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Dangers of Black Market Medications – More Common Than you Think

photo of pills filled with money: Dangers of Black Market Medications I think it’s safe to say that most of us assume the medications we get at the pharmacy or hospital are actually the drugs they are supposed to be. Most people would not even think of checking authenticity. But what if you took a medication, at home or in the hospital, that didn’t contain the active ingredient(s) you need? What if it contained dangerous chemicals? The dangers of black market medications are significant, and it’s more common thank you think.

What are black market medications?

Black market medications are those sold illegally, outside of the government’s watch. These dangerous medications are either stolen, expired, contaminated or fake. Often referred to as counterfeit, you can find black market medications in pharmacies, hospitals, nursing homes and doctor’s offices. Fortunately, the US government regulates our medication supply chain, which is among the safest in the world. However, black market medications are on the rise. So beware.

Experts state that “counterfeit drugs are a global problem with significant and well‐documented consequences for global health and patient safety, including drug resistance and patient deaths”.

What kinds of medications are counterfeit?

Unfortunately, all types of medications are at risk, including drugs for cancer, AIDS, high cholesterol and mental health conditions. Therefore, you should not consider any medication immune from this issue.

How big of a problem is this?

Since 2010, there have been about 1,400 adverse events tied to counterfeit medications reported to the FDA, but that is likely just the tip of the iceberg.  It’s hard to know how prevalent this is; most patients don’t realize they have taken a fake or tampered medication. When patients don’t recover as expected, or develop side effects, doctors and patients generally don’t think that counterfeit medications are the problem. Therefore, doctors and patients are often not reporting counterfeit medications to the FDA.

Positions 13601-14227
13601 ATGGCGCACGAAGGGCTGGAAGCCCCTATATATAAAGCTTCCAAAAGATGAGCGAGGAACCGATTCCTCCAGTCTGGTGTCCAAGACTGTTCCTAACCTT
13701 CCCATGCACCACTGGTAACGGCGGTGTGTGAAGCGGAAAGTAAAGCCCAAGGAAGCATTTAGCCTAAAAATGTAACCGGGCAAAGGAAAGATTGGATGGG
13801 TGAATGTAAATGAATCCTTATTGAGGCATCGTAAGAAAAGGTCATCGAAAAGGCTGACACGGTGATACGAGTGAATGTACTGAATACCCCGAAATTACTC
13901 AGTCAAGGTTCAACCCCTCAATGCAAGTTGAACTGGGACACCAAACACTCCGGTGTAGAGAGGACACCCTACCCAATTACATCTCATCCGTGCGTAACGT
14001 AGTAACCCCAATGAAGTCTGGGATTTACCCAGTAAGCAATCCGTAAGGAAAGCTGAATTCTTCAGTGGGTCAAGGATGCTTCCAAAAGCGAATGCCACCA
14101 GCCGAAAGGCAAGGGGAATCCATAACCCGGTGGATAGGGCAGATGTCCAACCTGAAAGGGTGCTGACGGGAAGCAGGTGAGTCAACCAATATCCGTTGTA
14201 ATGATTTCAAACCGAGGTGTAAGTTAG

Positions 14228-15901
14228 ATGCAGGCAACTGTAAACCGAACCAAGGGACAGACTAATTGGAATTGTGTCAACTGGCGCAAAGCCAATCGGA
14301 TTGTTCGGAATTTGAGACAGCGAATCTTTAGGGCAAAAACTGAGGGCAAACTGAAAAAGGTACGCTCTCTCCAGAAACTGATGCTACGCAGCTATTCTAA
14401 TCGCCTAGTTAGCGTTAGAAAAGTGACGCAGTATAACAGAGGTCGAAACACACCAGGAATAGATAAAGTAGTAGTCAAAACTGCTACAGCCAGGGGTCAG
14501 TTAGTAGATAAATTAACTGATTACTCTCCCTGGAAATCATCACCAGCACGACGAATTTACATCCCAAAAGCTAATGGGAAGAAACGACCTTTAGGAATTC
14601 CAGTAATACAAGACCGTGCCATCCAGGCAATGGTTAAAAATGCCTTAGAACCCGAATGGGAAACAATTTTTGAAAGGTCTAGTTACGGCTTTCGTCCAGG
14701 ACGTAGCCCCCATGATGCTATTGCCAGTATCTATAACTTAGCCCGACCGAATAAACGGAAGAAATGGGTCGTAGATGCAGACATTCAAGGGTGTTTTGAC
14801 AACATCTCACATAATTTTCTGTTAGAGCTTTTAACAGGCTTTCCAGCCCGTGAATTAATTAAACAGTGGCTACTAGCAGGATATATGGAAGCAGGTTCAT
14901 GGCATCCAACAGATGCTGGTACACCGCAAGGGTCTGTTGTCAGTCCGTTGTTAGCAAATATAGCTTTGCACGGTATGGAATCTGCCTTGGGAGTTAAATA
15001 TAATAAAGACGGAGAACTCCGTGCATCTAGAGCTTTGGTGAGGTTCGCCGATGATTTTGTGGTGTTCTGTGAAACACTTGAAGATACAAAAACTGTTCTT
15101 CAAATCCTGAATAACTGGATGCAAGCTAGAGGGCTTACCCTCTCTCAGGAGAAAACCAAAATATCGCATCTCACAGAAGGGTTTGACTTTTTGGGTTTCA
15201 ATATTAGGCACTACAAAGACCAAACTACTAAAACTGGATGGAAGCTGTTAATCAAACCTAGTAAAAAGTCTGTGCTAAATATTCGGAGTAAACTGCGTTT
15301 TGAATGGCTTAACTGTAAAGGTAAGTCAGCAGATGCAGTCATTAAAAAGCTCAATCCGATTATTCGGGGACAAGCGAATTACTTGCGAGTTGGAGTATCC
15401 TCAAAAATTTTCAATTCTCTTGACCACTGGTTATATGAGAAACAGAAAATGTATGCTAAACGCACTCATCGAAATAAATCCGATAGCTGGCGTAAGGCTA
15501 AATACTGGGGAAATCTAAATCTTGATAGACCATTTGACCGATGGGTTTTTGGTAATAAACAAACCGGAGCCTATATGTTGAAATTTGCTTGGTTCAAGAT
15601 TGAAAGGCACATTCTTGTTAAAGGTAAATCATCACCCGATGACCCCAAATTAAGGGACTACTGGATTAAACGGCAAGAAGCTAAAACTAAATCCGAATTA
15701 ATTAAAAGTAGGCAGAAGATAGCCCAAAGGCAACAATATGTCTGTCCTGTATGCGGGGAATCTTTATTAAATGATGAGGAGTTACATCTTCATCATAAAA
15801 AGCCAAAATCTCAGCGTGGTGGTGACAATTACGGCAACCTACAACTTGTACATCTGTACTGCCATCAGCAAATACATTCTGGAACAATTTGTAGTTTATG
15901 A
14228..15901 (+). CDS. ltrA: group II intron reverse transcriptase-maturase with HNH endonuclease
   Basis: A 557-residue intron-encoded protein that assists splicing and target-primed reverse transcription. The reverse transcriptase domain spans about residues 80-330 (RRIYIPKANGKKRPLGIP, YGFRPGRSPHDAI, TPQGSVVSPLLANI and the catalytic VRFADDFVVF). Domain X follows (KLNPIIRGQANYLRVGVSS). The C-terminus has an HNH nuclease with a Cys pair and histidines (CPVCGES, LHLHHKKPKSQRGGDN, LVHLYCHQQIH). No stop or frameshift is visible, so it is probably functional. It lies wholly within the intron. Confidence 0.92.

That being said, it is estimated that the black market drug trade may account for 10% of the world’s drug supply.

How are these fake medications getting into the drug supply chain?

Criminals sell fake and/or stolen medications to pharmaceutical distribution companies, which then sell the medications to pharmacies, doctors and hospitals, often at a discounted rate.

Additionally, patients can fall directly into the hands of criminals when they buy from on-line pharmacies. The Government Accountability Office estimated that in 2014 there were 36,000 “rogue” internet pharmacies, many selling medications that contained too little, too much or none of the active ingredients.  And some of these medications contained dangerous substances like heavy metal and rat poison.

Scared yet? You should be.

What is the US Government doing about this?

In 2013 President Obama signed a law aimed at tightening the drug supply chain. In 2017, the government started to require a serial number on all prescription drug packaging; thereby making make it easier to track the path of medications from manufacturer to pharmacy, hospital or doctor’s office. Additionally, the law established a database of authorized wholesalers. As a result, it is easier for pharmacists, doctors and hospitals to know they are buying from licensed sources. However, criminals can outsmart this system by creating packaging with serial numbers that are copies of authentic codes.

What can you do to make sure you get real medications?

It’s hard to tell if a medication you receive at the hospital or your local pharmacy is a fake medication because these fake medications can look exactly like the real deal. However, there are a few things you can do to reduce your risk of taking fake medications:

  • Only buy from a pharmacy located in the United States.
  • If a medication looks or smells different, don’t take any of it and contact your pharmacist and doctor right away.
  • Look online to see photos of medications to visually check for discrepancies.  Helpful sites  include WebMd and RxList.

If you prefer to purchase your medications on-line – beware!

  • Do your homework before you buy anything – check the list of Verified Internet Pharmacy Practice Sites to find a pharmacy that has been accredited by the National Association of Boards of Pharmacy.
  • Don’t be fooled by the sites that advertise “Canadian Pharmacy” – 85% of the time they are located in other countries, but advertise as Canadian to lure US buyers.
  • Never buy from a pharmacy that doesn’t require a prescription, a sure sign that something is not right.
  • And as the saying goes – “you get what you pay for”. If the price is too good to be true, it’s probably a counterfeit.
  • Learn more on the FDA’s webpage: The Possible Dangers of Buying Medicines over the Internet
  • If you find a website that you think is selling illegal drugs, contact the FDA.

 

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*Note: I updated this post on February 28, 2018.

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